What HR Managers Need to Know About the ‘Millennial Split’ Generation

Patrick O'Connor

The Millennial Split Generation, and What it Means | Patrick O’Connor | Corporate Synergies
As Seen in the HR Director

As Seen In

Understanding the differences between the millennial split will make employee and benefit communications more effective.

No other generation has been more dissected than the millennials, it seems. Here’s something else to think about: there is actually a “millennial split” within the generation that divides older members from their younger counterparts.

The millennial generation, of which I’m a part, is stereotypically into social media and all things digital, and according to everyone else, we’re obsessed with ourselves. We want instant gratification and we’re also known as the “me” generation.1,2

One reason for the interest in millennials is its sheer size. There are about 75 million of us who were born from 1981 to 1997, which makes us even larger than the baby boomer generation.3 We carry a lot of spending power, which makes retailers want to understand us.

Researchers view millennials as a vastly different generation than those that preceded us.

Millennials are more likely to focus on eating right and controlling weight. We are also more educated, more saddled with student loan debt and more likely to spend our 20s figuring out what we want to do with our lives.4


Many argue that lumping the entire generation into one is unfair when there is a clear millennial split.

Here’s a look at the millennial sub-groups and what motivates them:

The Older Millennial Split

Older millennials were born between 1981 and 1988.5 I fall into this category. We were teen-agers at the turn of the century and clearly remember the events of September 11th. We also remember a time before the Internet, iPhones and iPods. The older half of my generation got a job after college and purchased our own cell phone plan and car insurance.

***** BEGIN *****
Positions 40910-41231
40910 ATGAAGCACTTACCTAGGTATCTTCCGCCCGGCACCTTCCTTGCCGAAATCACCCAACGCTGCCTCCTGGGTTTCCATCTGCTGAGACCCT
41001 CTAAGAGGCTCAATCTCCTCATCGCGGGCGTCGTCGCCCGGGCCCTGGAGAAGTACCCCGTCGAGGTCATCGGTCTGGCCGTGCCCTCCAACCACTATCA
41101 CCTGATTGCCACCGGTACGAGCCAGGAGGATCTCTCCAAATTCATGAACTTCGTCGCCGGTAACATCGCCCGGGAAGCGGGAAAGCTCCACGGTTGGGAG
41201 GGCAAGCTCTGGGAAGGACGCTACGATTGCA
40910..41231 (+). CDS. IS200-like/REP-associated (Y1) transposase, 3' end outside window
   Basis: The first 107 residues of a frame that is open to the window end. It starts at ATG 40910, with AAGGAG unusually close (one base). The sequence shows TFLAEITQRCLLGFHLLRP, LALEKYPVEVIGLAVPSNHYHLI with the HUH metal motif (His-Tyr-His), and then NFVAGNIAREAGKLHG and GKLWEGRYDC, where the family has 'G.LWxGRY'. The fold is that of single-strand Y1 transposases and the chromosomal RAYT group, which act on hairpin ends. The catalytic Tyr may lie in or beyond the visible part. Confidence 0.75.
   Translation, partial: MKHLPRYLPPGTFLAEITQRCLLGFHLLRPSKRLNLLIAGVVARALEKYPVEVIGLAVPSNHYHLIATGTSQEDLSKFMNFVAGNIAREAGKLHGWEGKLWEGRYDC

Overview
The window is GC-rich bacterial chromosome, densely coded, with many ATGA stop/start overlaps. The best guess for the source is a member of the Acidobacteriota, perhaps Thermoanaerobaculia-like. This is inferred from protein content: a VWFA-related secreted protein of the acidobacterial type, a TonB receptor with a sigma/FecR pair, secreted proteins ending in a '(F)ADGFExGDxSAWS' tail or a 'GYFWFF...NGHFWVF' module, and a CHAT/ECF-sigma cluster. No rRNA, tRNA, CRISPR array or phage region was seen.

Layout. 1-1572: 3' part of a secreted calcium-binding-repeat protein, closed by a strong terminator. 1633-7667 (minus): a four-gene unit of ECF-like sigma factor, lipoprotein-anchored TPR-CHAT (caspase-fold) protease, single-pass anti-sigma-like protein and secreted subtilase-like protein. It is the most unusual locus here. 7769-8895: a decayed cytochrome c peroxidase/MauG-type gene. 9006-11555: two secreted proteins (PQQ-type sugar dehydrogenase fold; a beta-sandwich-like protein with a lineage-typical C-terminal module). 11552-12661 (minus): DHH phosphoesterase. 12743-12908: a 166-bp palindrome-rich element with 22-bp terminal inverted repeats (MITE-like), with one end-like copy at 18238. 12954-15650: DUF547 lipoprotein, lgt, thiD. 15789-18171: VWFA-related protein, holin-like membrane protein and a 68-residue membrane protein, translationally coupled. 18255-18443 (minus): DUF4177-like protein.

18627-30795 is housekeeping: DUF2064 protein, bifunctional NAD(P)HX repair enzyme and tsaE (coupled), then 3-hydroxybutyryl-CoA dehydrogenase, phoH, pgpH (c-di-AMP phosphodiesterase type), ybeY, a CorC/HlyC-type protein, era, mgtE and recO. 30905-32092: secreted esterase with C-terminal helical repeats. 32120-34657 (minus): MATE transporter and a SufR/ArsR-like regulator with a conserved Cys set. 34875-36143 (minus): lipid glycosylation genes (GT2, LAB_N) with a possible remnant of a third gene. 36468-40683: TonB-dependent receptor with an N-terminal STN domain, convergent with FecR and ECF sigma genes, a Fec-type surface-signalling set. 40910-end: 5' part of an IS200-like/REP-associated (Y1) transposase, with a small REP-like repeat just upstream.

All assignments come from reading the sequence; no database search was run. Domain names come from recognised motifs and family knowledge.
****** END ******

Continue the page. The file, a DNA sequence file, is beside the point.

And more importantly for employers, older millennials didn’t have the privilege of staying on their parents’ health insurance until age 26. That law didn’t go into effect until September 2010; by that time most of us who were working full time had already navigated the health insurance industry through our employers and had begun to understand the value of health & welfare benefits.6

The Younger Millennial Split

The younger half of my generation was born between 1988 and 1997. They’re digital natives. By the time they were heading off to middle school they could access the Internet with ease. They were likely given cell phones as teen-agers and now are keener on hanging out on Snapchat than Facebook.

Younger millennials were also hit harder by the Great Recession of 2008, which occurred when many were in college. This event made finding work after college (and even during summers between college) more difficult. The recession contributed to their “boomerang” habit of moving back home after college.7

The millennial split and their generational differences can complicate matters for HR professionals, who are tasked with ensuring that new employees understand everything from how much the company contributes to core health & welfare benefits (medical, dental, vision, life and disability insurance), to explaining the nuances of voluntary benefits and ensuring that employees understand how health & welfare benefits work and how to use them properly.